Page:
Deputy Chairman Gennady Melikyan said Monday, "we are heading for inflation obviously under 10 percent," RIA Novosti reported.
The bank has cut its key rate eight times since January, having cut the annual rate to 10 percent at the end of September. The current rate is the lowest it has been since the early 1990s.
The lending rate started the year at 13 percent.
Copyright 2009 by United Press International.
Mon, 19/10/2009 - 20:24 by Inderjit Singh
London -- Financial regulators in Britain have proposed banks examine borrowers' expenses on a variety of domestic purchases before approving new loans.
The Financial Services Authority has suggested banks review how much potential borrowers spend on alcohol, tobacco, child care and clothing, among other expenses, in a far more rigorous approach to determine who can afford a mortgage, The Times of London reported Monday.
To justify the new "affordability tests," the FSA said, "there is clearly a responsibility on all lenders to extend credit only where a consumer can afford it and, in our view, a robust assessment of both income and expenditure is key to ensuring affordable mortgages."
Sat, 10/10/2009 - 04:20 by Motley Fool
The entire financial services industry got a regulatory nastygram from
the administration at 2 p.m. today when President Obama unveiled his
proposal for financial regulatory reform legislation, urging Congress
to pass the package by year's end.
Sat, 10/10/2009 - 01:07 by Rich Duprey
In these dour economic times, Mr. Market seems to enjoy dogpiling on
any stock that dares to fall short of analysts' estimates. To defy that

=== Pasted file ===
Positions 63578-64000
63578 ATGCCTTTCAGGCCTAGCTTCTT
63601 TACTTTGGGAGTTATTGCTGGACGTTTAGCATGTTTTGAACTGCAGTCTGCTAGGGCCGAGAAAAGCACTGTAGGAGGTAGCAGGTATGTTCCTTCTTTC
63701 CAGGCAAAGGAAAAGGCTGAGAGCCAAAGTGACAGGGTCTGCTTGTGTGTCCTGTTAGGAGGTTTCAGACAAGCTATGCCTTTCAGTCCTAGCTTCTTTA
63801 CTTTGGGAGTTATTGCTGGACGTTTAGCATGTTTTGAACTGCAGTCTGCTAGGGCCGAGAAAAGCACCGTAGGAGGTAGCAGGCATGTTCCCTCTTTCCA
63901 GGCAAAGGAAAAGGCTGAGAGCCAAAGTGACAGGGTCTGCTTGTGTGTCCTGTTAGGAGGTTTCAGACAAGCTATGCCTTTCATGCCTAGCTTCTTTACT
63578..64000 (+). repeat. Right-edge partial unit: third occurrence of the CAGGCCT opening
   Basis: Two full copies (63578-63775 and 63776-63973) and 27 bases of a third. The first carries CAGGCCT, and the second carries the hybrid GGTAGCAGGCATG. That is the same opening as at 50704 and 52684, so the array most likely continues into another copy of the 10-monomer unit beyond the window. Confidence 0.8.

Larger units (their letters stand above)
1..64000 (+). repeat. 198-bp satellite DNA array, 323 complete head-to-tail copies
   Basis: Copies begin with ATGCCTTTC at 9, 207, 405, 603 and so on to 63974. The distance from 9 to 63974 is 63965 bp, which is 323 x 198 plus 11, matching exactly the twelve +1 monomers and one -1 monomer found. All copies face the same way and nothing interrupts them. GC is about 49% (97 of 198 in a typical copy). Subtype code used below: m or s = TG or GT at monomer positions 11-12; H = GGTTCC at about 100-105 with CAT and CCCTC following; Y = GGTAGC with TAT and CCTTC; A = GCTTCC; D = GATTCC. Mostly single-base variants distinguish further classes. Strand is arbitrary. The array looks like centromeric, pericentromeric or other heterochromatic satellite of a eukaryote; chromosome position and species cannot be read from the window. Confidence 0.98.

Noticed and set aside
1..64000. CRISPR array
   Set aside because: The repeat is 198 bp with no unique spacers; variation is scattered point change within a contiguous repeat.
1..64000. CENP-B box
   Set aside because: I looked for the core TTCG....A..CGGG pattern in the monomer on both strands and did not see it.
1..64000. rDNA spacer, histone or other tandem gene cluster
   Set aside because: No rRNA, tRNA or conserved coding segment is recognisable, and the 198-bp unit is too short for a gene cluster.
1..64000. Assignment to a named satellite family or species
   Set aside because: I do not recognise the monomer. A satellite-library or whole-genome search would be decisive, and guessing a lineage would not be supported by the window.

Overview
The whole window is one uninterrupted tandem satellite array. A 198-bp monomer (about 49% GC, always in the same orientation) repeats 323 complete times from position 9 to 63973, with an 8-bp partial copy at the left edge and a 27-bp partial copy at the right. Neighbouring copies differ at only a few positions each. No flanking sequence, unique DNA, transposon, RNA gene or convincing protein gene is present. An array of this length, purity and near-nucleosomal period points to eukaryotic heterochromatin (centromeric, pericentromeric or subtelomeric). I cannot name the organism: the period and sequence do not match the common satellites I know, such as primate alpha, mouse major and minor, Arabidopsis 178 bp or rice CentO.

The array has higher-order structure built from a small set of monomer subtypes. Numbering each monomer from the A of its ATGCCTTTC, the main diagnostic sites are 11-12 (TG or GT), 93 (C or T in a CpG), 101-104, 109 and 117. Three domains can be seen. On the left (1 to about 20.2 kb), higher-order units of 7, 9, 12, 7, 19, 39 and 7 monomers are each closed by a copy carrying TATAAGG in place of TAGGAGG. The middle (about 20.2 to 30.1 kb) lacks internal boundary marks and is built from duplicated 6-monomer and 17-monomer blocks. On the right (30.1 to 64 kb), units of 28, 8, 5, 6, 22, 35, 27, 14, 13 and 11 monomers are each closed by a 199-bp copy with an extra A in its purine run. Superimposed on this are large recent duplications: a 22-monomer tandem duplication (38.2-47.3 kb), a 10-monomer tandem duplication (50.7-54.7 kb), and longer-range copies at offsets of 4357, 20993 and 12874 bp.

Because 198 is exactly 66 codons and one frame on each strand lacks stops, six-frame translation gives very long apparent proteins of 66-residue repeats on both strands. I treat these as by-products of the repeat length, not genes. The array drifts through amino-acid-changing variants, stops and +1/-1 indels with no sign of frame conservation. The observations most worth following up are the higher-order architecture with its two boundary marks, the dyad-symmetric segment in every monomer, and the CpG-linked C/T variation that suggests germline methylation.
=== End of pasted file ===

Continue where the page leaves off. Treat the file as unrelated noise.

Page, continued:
trend, we're here to celebrate stocks that didn't merely meet Wall
Street's predictions, but laughed in analysts' faces
by leaving their miserly forecasts in the dust. The companies below
have all soundly trounced earnings estimates by 20% or more in the last
Fri, 09/10/2009 - 23:01 by Dan Caplinger
We all know what we're supposed to do during a bear market. But until you've actually been
in that situation, you don't really know what it takes to pull the
trigger and put real money at risk -- especially at times when every
instinct you have is telling you that you're throwing that money away.
Fri, 09/10/2009 - 22:54 by Morgan Housel
Earlier this week, I argued that the rage surrounding Goldman Sachs' (NYSE: GS) credit arrangement with CIT (NYSE: CIT) was just a bunch of needless noise.
Fri, 09/10/2009 - 22:27 by Selena Maranjian
I could write this article the usual way -- by showing you how
to turn your thousands into millions through investments in solid,
well-known companies. Procter & Gamble (NYSE: PG), for example, has grown by a compound average of 13% annually over the past 20 years, while Apple (Nasdaq: AAPL) has averaged 28% over the past decade! Not too shabby.
Fri, 09/10/2009 - 03:10 by Morgan Housel
After millions of borrowers learned the hard way how credit cards work,
change has come. Back in May, a bill was signed into law intending to
protect consumers from the dark, ugly world of borrowing money at high